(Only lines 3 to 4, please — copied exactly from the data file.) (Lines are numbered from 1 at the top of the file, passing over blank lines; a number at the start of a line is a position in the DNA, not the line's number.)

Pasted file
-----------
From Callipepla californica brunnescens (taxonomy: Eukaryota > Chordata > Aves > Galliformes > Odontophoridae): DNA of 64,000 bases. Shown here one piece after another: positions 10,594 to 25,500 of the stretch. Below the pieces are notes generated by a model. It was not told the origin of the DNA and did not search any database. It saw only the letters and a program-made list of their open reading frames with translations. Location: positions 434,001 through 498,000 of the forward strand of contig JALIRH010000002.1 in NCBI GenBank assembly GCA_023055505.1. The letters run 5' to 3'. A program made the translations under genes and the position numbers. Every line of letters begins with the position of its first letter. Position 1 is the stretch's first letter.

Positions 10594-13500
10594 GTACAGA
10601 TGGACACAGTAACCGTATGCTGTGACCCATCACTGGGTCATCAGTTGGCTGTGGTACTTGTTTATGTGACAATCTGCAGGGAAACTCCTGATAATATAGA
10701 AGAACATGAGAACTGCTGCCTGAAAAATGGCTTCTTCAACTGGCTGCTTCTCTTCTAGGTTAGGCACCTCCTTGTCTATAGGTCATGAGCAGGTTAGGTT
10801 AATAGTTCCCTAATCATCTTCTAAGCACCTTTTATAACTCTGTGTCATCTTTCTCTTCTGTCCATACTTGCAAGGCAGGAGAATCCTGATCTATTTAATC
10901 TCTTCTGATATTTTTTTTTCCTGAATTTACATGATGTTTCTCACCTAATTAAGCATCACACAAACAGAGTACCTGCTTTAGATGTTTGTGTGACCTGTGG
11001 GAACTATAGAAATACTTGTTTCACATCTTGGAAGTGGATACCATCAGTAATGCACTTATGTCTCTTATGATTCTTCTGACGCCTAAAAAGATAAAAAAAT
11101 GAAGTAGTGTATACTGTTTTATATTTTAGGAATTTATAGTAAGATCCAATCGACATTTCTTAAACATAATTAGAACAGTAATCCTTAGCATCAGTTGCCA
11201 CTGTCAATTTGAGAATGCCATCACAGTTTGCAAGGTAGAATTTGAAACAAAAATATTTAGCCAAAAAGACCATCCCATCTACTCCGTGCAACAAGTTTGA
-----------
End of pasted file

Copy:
10594 GTACAGA
10601 TGGACACAGTAACCGTATGCTGTGACCCATCACTGGGTCATCAGTTGGCTGTGGTACTTGTTTATGTGACAATCTGCAGGGAAACTCCTGATAATATAGA